Running Without Scissors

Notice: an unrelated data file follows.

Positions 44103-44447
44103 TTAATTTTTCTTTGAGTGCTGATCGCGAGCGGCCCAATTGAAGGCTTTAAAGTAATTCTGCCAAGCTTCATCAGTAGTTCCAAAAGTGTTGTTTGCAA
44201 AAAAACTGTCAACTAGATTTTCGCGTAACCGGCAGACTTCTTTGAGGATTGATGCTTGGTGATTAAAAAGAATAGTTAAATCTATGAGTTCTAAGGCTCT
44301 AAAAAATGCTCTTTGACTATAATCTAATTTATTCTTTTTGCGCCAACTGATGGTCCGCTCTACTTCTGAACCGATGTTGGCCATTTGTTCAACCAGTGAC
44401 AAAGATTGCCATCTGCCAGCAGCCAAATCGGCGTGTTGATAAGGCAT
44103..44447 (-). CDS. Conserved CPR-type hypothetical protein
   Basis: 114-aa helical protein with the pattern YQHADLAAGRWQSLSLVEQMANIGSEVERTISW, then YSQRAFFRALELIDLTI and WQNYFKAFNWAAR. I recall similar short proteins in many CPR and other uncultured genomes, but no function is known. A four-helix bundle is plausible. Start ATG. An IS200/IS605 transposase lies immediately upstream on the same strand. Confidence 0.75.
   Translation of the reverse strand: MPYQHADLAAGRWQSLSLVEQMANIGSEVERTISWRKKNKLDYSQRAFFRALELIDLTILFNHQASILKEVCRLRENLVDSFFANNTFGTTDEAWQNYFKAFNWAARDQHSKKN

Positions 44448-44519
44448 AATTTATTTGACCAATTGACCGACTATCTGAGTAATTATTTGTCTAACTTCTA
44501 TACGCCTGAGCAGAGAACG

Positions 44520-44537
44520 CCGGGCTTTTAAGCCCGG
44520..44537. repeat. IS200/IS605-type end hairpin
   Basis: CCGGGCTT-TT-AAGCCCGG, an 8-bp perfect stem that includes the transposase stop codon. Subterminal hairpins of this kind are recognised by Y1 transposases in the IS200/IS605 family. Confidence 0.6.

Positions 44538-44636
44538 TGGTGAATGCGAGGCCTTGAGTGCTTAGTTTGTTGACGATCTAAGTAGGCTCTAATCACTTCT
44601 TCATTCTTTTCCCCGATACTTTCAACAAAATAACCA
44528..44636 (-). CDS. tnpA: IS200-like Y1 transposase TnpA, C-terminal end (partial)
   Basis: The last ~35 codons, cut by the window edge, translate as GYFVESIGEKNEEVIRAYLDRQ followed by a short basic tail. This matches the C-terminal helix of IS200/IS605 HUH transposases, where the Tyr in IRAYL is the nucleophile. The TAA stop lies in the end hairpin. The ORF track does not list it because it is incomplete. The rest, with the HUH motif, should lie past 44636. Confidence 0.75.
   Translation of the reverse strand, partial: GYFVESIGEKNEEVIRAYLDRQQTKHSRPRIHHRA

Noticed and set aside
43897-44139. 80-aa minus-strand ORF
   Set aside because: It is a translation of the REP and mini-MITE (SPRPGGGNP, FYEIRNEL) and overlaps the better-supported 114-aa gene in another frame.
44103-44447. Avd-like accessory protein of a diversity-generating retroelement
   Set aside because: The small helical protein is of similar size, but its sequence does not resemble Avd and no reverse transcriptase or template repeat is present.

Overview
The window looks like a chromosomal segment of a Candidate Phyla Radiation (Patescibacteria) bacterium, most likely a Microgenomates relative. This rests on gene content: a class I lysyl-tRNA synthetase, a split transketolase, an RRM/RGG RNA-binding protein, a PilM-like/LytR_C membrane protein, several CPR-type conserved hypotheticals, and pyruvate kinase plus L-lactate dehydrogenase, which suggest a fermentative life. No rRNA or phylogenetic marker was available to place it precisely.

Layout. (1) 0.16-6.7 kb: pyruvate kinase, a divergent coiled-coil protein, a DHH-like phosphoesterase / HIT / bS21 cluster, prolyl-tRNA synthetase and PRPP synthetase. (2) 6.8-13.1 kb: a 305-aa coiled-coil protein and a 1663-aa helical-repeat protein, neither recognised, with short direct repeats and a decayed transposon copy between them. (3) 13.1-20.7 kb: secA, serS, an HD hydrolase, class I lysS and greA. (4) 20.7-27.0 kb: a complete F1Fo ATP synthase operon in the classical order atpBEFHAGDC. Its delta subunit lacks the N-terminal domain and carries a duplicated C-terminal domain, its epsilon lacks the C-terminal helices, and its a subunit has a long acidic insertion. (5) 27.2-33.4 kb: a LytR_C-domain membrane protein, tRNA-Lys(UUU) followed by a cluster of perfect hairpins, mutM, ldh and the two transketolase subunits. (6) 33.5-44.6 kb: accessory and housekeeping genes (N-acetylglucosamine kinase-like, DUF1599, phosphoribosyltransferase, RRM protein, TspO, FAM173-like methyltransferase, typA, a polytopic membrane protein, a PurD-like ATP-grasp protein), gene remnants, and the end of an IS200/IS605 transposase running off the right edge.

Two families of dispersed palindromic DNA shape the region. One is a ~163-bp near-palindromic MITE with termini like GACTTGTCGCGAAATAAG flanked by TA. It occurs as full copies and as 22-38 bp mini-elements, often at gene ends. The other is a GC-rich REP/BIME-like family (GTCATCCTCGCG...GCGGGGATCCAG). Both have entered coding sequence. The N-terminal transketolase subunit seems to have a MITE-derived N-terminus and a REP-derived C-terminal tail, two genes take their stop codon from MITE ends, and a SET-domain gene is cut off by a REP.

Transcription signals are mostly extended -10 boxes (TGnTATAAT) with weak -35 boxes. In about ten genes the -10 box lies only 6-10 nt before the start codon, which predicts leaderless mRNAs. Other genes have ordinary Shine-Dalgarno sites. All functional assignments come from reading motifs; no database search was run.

This spring I’ve been helping my husband John Pitts, sports editor for the Northeast Mississippi Daily Journal in Tupelo, cover local races. I think he mainly wants me involved so I’ll make sure he gets up and out to the starting line in time, since runners and sportswriters seem to have different interpretations of  what “early in the morning” means. (One thinks 5 a.m. and the other thinks  10 a.m. You be the judge.) But I’ve honestly enjoyed the up-close-and-personal perspective I’ve gotten from helping cover both the Corinth Coca-Cola Classic 10K and Tupelo’s Gum Tree 10K Run. I mean, I do not run. It hurts. It makes me cry. It’s painful. I do not understand why people do it. I remember somebody who ran explaining it to me once. She said, “You know that feeling when you can’t move your legs and you feel so sick and dizzy and you have to stop and throw up? I love that!” This is madness with a capital “C” for crazy, too. Because whenever I feel like that, I immediately go lie down. And perhaps call the doctor. I do not think, “Only four more miles to go!” That’s the difference, I guess, between those who run and those who buy a pair of Nikes maybe once every five years. Or the difference, perhaps, between those at the front of the race pack, poised to spring into record-breaking action as soon as the gun goes off, and those at the back, who are, like, “Has it started yet? Are we supposed to be moving?” As an experienced race reporter now, I can tell you that there’s quite a contrast between the intense anticipation at the front of the line and the relaxed gathering going on in the back. But that’s one of the most surprising things I learned: There’s room for all. Maybe even for folks who don’t even like to run.

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